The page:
New bill again seeks to reduce Medicare’s telehealth limits
The Evidence-Based Telehealth Expansion Act of 2017 aims to reduce existing limitation on the use of telehealth technologies and services.
July 28, 2017 by Ken Terry
US Rep. Doris Matsui (D-Calif) and US Rep. Bill Johnson (R-Ohio) have introduced the latest in a series of Congressional bills to reduce long-standing restrictions on Medicare’s coverage of telehealth services. Their legislation, the Evidence-Based Telehealth Expansion Act of 2017, replicates a section of the CONNECT for Health Act of 2017. That measure, which is much longer and more complicated, bowed last spring but has not made it out of committee, despite strong support from the healthcare industry.
The Matsui-Johnson bill would allow the secretary of Health and Human Services (HHS) to review Medicare-covered services to determine which are appropriate for telehealth and to waive existing restrictions on those services. The HHS secretary would have to ensure that the services delivered remotely would either reduce federal spending while maintaining quality or improve quality without increasing costs.
The restrictions that HHS Secretary Tom Price, MD, could waive include those related to originating sites, geographic locations, the use of store-and-forward technologies, the types of providers who might supply telehealth services, and limitations on the payment codes designated as services that could be provided via telehealth.
Besides the HHS secretary, the chief actuary of the Centers for Medicare & Medicaid Services would have to certify that the telehealth waiver would reduce or would not result in any increase in Medicare program spending.
When an earlier version of the CONNECT for Health Act was introduced in February 2016, its sponsors commissioned Avalere Health, a Washington, DC, consulting firm, to analyze the budgetary impact of its provisions. Avalere estimated that the legislation would save $1.8 billion over 10 years.
However, that analysis covered three specific policies in the earlier CONNECT bill, including telehealth and remote patient monitoring in Medicare’s Merit-Based Incentive Payment System (MIPS) and alternative payment models and for Medicare patients with certain chronic conditions. The current version of the CONNECT legislation omits any mention of the first two cases. So it’s unclear whether the waiver referenced in the Matsui-Johnson bill would save money or not.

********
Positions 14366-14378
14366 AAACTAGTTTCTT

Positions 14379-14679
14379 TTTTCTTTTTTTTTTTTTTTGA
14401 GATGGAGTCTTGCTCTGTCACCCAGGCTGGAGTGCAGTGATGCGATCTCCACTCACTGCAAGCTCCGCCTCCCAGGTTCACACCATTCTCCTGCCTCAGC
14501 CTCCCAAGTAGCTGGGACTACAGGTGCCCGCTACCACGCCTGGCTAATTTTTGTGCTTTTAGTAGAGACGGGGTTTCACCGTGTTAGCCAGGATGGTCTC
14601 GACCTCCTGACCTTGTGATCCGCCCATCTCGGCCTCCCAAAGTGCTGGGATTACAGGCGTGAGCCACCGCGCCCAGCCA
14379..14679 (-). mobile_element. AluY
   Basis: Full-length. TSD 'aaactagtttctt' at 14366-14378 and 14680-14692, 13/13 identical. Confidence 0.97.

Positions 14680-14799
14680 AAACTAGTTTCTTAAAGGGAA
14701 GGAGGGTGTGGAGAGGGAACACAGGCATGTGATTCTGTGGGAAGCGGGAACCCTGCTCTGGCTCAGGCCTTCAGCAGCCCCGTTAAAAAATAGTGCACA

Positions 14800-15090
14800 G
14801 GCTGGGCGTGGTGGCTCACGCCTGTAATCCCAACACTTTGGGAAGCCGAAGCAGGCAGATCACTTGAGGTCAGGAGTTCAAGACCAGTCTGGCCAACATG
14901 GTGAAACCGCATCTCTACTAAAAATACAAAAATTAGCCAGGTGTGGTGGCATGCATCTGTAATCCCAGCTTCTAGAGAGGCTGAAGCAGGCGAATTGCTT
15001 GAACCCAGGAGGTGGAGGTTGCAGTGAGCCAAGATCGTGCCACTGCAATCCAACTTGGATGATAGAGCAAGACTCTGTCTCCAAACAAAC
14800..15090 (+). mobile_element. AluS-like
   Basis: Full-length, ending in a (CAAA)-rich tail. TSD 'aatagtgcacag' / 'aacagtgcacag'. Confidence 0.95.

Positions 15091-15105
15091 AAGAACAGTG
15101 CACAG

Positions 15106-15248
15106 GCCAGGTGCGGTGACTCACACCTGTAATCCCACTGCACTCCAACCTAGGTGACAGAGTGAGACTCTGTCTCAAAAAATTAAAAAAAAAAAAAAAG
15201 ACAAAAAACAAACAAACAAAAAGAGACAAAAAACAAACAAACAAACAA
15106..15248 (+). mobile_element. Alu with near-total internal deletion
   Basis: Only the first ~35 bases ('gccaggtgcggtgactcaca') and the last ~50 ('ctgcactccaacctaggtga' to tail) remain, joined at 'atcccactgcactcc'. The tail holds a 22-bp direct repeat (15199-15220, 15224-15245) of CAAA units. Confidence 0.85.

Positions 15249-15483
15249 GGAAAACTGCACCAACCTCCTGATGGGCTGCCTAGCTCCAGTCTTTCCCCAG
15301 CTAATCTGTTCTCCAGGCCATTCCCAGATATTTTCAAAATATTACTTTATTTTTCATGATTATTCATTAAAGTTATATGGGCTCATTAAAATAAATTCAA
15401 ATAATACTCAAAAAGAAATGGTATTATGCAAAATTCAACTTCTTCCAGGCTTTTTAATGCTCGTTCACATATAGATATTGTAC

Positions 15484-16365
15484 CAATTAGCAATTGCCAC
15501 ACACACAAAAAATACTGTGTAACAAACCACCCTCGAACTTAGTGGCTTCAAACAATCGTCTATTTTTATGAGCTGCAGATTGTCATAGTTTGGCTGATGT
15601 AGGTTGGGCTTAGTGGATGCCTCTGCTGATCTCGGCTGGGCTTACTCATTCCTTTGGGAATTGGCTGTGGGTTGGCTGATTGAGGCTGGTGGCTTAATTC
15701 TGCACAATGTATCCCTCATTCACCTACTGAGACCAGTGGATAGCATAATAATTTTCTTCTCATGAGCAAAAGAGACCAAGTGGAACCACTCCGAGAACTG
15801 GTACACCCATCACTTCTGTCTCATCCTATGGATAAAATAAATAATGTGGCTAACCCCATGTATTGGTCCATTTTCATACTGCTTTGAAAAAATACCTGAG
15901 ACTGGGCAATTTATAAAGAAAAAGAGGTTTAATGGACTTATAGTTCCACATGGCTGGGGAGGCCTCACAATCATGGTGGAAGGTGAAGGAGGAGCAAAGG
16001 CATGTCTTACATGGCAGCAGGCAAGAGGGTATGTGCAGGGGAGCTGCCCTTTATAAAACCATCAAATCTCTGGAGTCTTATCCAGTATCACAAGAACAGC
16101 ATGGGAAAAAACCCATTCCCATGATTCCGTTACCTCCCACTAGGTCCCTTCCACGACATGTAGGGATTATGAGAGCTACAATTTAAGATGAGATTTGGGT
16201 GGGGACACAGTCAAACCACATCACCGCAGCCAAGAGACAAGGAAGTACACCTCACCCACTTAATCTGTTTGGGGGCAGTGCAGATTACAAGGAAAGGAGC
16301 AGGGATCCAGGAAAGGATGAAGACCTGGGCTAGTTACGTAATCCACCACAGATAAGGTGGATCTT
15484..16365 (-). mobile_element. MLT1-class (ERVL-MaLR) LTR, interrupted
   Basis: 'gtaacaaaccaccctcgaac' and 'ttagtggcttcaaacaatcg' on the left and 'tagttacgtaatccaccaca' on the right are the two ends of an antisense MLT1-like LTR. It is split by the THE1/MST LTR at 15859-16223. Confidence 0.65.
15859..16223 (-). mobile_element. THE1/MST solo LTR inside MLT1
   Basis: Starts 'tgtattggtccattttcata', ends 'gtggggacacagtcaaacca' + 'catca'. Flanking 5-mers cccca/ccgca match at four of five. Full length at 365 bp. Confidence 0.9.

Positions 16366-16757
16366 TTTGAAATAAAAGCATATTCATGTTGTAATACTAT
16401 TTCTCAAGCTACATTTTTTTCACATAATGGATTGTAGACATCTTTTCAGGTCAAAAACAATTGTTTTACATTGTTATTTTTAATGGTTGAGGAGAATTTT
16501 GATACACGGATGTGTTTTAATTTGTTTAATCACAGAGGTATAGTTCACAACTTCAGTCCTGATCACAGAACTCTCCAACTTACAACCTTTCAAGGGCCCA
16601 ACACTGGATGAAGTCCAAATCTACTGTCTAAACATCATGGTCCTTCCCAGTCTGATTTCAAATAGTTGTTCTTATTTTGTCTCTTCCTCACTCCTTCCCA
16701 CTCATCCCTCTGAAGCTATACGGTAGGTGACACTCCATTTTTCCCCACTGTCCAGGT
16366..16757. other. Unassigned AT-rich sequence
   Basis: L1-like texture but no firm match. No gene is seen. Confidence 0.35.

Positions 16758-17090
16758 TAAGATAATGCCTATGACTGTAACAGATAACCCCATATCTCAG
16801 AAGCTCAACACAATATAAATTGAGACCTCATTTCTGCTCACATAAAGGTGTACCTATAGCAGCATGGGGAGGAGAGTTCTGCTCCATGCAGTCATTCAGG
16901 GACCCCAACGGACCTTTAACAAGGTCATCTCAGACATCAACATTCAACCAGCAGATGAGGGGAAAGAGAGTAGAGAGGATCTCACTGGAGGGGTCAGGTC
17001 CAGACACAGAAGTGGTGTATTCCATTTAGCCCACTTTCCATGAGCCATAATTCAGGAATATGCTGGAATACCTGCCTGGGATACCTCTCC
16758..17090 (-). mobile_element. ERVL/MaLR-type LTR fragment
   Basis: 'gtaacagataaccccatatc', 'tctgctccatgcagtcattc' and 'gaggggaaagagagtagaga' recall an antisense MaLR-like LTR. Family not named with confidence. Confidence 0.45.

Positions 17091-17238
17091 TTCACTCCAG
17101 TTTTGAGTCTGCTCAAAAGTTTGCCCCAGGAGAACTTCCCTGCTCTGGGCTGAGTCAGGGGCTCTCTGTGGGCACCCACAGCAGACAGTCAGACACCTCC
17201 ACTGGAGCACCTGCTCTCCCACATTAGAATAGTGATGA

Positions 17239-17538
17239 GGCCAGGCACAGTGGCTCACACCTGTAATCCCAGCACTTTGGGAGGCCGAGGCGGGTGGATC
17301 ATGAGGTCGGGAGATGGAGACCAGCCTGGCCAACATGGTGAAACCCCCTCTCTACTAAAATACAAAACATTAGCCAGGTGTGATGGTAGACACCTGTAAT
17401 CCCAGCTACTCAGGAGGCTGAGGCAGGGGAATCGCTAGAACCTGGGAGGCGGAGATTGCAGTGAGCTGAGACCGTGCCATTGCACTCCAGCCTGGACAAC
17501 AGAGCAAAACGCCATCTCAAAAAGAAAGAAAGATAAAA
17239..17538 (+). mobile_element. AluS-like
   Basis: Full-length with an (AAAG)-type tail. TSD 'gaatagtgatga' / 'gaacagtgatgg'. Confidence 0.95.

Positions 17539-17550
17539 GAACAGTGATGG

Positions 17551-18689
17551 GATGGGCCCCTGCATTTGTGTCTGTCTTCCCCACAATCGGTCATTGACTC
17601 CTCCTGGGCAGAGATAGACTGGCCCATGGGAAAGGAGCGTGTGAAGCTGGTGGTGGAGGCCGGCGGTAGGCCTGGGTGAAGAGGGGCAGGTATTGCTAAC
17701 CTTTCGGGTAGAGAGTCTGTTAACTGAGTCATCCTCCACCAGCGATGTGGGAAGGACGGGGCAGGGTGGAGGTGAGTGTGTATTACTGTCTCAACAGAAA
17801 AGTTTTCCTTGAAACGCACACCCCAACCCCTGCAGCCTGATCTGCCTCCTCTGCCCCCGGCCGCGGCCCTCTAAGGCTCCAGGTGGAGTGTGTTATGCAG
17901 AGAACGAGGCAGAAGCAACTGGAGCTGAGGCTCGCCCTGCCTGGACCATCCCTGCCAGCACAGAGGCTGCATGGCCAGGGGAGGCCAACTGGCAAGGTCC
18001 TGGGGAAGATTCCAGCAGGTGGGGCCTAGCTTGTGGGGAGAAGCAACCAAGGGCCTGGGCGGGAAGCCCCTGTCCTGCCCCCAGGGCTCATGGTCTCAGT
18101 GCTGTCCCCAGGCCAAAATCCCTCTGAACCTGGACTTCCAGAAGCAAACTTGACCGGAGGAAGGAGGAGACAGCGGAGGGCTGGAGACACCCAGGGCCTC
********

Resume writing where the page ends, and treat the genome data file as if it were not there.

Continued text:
With regard to geographic locations, the bill notes that state licensure requirements would still apply. Twenty-two states have entered the Interstate Medical Licensure Compact, which facilitates the licensure of physicians in states where they don’t reside. That compact is expected to support the growth of telehealth.
The states have also made progress on telehealth by allowing telehealth providers to treat patients remotely without first establishing an in-person relationship. Texas recently became the latest state to pass such a law.
Besides the new bill and the revised CONNECT for Health Act, two other pieces of national telehealth legislation are on the table. One of those measures, the Medicare Telehealth Parity Act, was introduced on the same day (May 19) by the same cosponsors that brought up the CONNECT for Health Act. The Chronic Care Act of 2017 includes a section that would allow greater use of telehealth in Medicare.
Commenting on the new bill in a news release, Matsui said she was pleased to be working on this with her Republican colleague, and Johnson stated, “Increasing access to telehealth isn’t a partisan issue; rather, it’s a service that has proven to be very beneficial to many rural Americans — and it should be expanded.”